One thing that successful companies like to do with their excess cash is to buy back their own shares in what are commonly referred to as "share-repurchase" or "stock-buyback" programs. These programs come in all different flavors.
Some are extremely aggressive and lead to significant declines in a company's outstanding share count -- something that boosts a company's earnings per share (EPS) in a material way. Others are done merely to offset the dilution in a company's outstanding share count that occurs as a result of things like share-based compensation.
I'd like to highlight three large tech companies that have large share-repurchase programs in place and have been actively executing on them: Apple (NASDAQ: AAPL), Microsoft (NASDAQ: MSFT), and Micron (NASDAQ: MU).
The buyback king
Apple, the maker of popular products like the iPhone, iPad, and Mac, really likes to buy back its own stock. As you can see in the chart below, Apple's aggressive repurchase activity has led to a dramatic reduction in the number of shares that it has outstanding.
Because of the company's consistent dedication to buying back its own stock, whenever it reports earnings results, its EPS is materially higher than it would've been otherwise, since EPS is calculated by dividing a company's net income (that's after-tax profit) by the number of shares outstanding. The smaller the number of shares outstanding, the bigger the EPS.
Apple's not done, either. According to the company's most recent annual filing, out of the $100 billion that its board of directors authorized back in May for share repurchases, only $29 billion had been used up as of Sept. 29, 2018, leaving $71 billion left in the program. Given Apple's recent -- and significant -- share-price decline, I wouldn't be surprised if the company took the opportunity to more aggressively execute on that program.
The most valuable tech company
Microsoft recently displaced Apple as the most valuable publicly traded technology company in the world.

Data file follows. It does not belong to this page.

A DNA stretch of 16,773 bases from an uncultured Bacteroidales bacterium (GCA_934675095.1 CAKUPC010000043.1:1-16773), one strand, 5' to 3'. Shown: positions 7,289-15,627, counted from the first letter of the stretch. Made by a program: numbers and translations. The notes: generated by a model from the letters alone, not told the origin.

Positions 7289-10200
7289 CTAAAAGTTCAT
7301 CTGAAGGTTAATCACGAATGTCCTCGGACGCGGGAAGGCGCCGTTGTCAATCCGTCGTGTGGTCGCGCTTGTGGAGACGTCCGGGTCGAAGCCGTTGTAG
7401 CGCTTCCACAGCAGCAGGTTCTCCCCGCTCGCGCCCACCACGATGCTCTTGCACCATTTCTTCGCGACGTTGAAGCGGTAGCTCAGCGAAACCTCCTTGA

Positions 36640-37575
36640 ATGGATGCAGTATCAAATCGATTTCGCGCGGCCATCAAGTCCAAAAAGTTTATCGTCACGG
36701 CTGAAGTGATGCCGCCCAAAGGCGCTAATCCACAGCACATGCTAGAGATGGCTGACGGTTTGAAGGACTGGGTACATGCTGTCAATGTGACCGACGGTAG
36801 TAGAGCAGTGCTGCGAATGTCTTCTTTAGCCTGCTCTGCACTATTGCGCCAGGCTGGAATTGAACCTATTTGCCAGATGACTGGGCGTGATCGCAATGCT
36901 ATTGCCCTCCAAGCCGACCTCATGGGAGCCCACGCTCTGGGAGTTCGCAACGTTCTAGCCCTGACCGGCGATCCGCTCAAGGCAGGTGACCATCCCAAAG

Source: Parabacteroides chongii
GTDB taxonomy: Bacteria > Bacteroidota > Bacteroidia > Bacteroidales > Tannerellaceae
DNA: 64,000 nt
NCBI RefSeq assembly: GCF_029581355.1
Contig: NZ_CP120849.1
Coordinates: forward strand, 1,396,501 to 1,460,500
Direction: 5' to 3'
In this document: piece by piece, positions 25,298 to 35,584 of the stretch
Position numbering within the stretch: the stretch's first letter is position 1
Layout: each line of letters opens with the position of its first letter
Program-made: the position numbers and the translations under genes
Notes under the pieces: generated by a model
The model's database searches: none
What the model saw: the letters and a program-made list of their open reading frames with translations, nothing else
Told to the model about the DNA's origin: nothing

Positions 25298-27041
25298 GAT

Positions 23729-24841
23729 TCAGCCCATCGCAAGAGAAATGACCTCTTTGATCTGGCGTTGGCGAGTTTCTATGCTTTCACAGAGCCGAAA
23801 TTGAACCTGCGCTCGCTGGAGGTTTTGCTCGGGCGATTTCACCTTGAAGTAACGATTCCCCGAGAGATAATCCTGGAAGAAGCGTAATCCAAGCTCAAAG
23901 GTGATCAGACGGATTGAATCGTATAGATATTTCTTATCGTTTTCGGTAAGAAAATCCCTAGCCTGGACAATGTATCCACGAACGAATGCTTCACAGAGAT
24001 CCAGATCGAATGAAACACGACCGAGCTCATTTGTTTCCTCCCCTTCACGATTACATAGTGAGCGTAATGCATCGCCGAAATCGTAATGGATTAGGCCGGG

Like Apple, Microsoft has spent -- and continues to spend -- considerably to buy back its own shares, although Apple's pace of share repurchases over the years has been far more vigorous.
Looking ahead, Microsoft's board of directors greenlighted a $40 billion share-repurchase program back on Sept. 20, 2016. According to the company's most recent quarterly filing, the company still had $25.6 billion left on that program as of Sept. 30, 2018 -- meaning that over the span of two years, it only bought back $14.4 billion worth of stock. I look forward to seeing if Microsoft steps up the pace of its buyback program in the coming quarters or if it's content with the more gradual approach that it's taking.
A memory specialist
Earlier this year, memory specialist Micron announced a share-repurchase program good for $10 billion. While that's not quite in the same ballpark as Microsoft's $40 billion buyback, let alone Apple's enormous $100 billion share-repurchase authorization, the size of a buyback needs to be considered in the context of a company's market capitalization. Microsoft's and Apple's market capitalizations are each north of $700 billion, while Micron's is currently around $35 billion.
Last quarter, Micron scooped up $1.8 billion worth of its own shares, meaning that there's still $8.2 billion left on the company's current buyback program. If Micron is able to grab the shares at roughly where the stock is currently trading, it should be able to retire almost 24% of its currently outstanding share count with the remainder of its share-repurchase authorization.
Even taking into account the dilution that Micron will inevitably see from share-based compensation, if Micron can get that remaining $8.2 billion deployed to buy back shares relatively quickly, it should be able to enjoy meaningfully higher EPS as a result of those repurchases.
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